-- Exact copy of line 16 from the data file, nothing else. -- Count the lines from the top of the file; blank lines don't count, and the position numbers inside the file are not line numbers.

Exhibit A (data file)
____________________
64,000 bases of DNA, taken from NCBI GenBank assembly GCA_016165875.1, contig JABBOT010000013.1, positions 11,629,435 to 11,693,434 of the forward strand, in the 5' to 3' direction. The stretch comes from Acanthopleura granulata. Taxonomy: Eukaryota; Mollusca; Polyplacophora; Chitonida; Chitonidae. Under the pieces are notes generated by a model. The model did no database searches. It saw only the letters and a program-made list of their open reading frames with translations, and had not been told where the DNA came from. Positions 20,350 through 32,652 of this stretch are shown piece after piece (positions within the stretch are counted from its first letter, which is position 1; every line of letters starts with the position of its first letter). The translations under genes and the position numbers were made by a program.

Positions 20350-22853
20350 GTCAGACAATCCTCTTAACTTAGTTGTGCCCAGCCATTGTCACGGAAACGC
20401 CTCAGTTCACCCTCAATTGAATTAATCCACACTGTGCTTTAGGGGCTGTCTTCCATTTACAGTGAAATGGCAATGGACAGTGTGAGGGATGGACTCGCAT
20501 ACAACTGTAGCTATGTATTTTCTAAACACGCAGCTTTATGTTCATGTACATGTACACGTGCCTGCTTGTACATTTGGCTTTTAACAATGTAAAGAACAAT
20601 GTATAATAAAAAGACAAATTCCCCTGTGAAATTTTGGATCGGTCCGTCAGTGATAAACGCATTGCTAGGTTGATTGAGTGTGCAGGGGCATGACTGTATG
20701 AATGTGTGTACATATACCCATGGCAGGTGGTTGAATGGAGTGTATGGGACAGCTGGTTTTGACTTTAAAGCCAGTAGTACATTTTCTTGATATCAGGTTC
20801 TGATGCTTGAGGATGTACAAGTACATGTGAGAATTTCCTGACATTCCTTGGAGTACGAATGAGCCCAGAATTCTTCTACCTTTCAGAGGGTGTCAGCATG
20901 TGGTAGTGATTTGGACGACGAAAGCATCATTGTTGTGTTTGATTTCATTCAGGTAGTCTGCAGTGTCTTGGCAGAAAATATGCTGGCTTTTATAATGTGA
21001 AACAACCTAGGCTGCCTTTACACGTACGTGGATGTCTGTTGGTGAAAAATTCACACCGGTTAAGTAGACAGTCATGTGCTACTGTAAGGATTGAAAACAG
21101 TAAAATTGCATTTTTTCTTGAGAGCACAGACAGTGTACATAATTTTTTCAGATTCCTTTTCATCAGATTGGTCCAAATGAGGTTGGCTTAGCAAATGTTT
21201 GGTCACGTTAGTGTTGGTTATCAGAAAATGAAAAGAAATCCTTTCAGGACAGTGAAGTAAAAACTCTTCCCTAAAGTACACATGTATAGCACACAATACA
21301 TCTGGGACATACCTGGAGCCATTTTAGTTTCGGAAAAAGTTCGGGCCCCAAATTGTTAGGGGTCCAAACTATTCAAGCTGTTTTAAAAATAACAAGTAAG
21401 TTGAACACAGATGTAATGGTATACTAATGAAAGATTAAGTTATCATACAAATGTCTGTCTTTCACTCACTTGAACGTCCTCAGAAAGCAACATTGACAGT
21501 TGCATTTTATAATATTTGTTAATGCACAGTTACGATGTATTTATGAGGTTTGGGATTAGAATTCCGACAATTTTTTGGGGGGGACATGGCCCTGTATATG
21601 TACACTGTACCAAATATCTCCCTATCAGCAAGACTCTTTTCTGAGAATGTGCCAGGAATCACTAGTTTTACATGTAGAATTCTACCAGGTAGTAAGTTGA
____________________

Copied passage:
21601 TACACTGTACCAAATATCTCCCTATCAGCAAGACTCTTTTCTGAGAATGTGCCAGGAATCACTAGTTTTACATGTAGAATTCTACCAGGTAGTAAGTTGA